The correspondence (PDF), which starts in September 2015 and runs through February 2016, provides fresh insight into when Facebook employees became aware of potential problems with the way Cambridge Analytica and other outside companies were using data from the social network. In one early exchange, a Facebook employee calls Cambridge Analytica "a sketchy (to say the least) data modeling company." Three months later, The Guardian reported that Cambridge Analytica was supporting Ted Cruz's campaign using Facebook data from tens of millions of Facebook users through an online quiz. The consultancy later worked on Donald Trump's campaign.
"We suspect many of these companies are doing similar types of scraping, the largest and most aggressive on the conservative side being Cambridge Analytica, a sketchy (to say the least) data modeling company that has penetrated our market deeply," an email dated Sept. 22, 2015, reads. The email asks for help determining what Cambridge Analytica was actually doing.
In a post, Grewal said a Facebook engineer could find no evidence that Cambridge Analytica was data-scraping, a form of automated information collection of public data that he called "a serious but frequent problem across the internet."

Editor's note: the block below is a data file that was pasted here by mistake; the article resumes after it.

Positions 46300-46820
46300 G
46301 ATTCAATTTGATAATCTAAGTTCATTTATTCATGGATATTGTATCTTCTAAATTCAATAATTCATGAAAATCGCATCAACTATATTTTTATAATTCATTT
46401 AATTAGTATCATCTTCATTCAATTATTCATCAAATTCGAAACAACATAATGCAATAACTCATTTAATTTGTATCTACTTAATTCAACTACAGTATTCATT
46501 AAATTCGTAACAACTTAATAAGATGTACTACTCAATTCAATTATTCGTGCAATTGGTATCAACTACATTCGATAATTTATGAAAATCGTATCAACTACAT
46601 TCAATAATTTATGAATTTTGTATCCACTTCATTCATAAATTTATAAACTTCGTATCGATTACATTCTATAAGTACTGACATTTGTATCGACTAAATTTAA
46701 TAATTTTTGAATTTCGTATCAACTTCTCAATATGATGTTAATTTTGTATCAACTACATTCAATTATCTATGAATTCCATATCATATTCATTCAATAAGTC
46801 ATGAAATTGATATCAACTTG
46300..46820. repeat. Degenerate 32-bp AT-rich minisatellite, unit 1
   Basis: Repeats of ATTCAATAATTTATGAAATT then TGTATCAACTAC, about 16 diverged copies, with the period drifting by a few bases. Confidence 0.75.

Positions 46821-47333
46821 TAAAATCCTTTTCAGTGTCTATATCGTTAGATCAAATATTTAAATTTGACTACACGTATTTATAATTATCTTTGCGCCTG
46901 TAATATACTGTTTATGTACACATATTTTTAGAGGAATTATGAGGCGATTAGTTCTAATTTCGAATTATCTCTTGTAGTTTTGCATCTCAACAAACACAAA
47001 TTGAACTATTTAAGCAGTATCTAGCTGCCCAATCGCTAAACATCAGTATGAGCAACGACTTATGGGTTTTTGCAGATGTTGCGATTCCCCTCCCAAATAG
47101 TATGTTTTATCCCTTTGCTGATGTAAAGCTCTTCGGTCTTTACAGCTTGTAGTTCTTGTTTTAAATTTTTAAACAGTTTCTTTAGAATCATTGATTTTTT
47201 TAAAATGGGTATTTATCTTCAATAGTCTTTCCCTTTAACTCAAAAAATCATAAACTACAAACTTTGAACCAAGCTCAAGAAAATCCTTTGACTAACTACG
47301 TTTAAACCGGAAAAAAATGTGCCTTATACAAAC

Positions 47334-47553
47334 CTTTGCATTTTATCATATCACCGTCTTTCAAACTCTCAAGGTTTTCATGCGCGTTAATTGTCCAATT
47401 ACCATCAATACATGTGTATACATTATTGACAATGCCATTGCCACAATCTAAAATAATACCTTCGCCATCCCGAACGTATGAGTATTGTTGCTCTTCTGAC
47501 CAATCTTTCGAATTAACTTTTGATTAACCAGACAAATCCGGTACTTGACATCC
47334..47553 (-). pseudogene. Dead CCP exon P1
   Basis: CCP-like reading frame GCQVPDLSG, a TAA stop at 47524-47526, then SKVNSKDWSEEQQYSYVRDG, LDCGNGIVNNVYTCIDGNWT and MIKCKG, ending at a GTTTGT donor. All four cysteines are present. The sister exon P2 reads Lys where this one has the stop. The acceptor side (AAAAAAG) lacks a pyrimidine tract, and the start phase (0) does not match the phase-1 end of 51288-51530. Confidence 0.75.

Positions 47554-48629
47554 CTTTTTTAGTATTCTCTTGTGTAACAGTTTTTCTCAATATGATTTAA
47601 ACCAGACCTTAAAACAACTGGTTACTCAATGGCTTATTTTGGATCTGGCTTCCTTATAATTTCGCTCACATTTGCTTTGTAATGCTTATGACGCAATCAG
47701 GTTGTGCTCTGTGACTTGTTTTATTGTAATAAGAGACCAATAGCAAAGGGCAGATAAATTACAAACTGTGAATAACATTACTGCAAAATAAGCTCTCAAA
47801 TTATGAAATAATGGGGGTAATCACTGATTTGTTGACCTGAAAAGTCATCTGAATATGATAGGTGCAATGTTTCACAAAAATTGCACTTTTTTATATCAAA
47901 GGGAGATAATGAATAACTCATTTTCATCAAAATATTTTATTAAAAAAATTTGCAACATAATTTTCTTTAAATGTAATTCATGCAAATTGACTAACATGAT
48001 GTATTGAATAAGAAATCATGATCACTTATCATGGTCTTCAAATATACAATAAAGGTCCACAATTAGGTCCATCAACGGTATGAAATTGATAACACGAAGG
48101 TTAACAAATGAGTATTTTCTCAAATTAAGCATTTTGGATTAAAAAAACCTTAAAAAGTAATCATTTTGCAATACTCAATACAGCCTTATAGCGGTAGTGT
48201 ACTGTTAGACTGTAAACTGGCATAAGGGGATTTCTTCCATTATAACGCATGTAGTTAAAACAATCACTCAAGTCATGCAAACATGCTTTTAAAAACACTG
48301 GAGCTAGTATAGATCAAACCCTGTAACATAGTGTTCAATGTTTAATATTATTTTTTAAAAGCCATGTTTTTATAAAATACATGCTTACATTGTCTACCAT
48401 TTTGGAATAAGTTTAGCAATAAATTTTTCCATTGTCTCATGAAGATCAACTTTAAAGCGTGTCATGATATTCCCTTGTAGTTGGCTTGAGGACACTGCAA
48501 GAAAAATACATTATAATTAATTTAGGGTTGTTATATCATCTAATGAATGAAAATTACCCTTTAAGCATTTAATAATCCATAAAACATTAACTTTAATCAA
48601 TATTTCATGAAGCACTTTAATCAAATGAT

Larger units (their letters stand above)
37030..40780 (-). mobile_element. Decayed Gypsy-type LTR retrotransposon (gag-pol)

Roughly two and a half years after the first concerns, Cambridge Analytica was reported to have a received information from roughly 87 million accounts that was harvested through an app called "thisisyourdigitallife" that ostensibly offered personality predictions. The app, developed by a Cambridge University lecturer named Aleksandr Kogan, asked for access to users' Facebook profiles, locations, what they liked on the service, and their friends' data. Cambridge Analytica reportedly tapped the information to build profiles of users and their friends, which were used for targeted political ads in the UK's Brexit referendum campaign, as well as by Trump's team during the 2016 US election.
Watch this: Facebook, Cambridge Analytica and your privacy (The 3:59, Ep. 442)